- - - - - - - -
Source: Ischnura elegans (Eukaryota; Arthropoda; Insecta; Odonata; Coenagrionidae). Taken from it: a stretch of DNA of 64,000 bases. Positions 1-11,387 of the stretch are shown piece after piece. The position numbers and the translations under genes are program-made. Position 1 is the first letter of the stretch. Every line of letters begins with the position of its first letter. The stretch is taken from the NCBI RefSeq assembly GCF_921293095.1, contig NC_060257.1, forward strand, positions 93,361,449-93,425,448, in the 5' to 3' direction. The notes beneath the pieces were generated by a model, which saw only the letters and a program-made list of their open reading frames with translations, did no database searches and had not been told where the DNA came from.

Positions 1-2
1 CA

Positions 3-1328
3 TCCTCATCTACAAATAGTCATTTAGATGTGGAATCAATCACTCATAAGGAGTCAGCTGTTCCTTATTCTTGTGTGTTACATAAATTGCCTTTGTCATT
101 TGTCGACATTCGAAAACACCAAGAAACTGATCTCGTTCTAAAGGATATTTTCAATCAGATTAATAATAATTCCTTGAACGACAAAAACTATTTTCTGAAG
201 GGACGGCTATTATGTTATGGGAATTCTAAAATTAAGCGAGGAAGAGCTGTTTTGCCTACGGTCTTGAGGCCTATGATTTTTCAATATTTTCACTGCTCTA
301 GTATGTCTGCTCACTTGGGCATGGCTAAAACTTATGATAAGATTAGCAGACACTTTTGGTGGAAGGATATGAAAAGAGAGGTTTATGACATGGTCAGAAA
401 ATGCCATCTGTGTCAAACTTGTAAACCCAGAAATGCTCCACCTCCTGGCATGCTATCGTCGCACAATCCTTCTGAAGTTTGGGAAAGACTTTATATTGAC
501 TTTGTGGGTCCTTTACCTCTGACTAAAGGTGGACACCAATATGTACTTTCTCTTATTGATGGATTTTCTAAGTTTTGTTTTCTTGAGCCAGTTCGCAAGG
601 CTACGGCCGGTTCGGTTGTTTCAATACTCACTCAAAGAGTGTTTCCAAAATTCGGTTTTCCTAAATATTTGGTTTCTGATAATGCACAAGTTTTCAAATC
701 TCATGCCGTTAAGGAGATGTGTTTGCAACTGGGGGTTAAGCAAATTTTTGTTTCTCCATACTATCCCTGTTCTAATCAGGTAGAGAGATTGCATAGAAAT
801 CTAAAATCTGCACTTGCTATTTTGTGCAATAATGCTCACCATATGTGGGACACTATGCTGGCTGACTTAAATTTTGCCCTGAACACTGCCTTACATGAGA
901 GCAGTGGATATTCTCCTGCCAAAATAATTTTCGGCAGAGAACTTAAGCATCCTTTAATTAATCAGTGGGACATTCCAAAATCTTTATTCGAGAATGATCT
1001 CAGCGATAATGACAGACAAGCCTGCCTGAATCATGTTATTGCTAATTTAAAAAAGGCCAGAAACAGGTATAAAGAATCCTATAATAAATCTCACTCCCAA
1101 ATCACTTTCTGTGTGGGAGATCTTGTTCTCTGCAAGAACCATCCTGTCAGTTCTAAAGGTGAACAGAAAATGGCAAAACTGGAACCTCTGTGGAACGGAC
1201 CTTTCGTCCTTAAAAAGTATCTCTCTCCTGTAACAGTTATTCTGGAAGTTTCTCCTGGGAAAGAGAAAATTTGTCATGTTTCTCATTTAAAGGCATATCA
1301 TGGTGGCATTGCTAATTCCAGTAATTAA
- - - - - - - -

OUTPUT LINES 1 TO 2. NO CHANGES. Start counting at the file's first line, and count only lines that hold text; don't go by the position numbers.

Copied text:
Source: Ischnura elegans (Eukaryota; Arthropoda; Insecta; Odonata; Coenagrionidae). Taken from it: a stretch of DNA of 64,000 bases. Positions 1-11,387 of the stretch are shown piece after piece. The position numbers and the translations under genes are program-made. Position 1 is the first letter of the stretch. Every line of letters begins with the position of its first letter. The stretch is taken from the NCBI RefSeq assembly GCF_921293095.1, contig NC_060257.1, forward strand, positions 93,361,449-93,425,448, in the 5' to 3' direction. The notes beneath the pieces were generated by a model, which saw only the letters and a program-made list of their open reading frames with translations, did no database searches and had not been told where the DNA came from.

Positions 1-2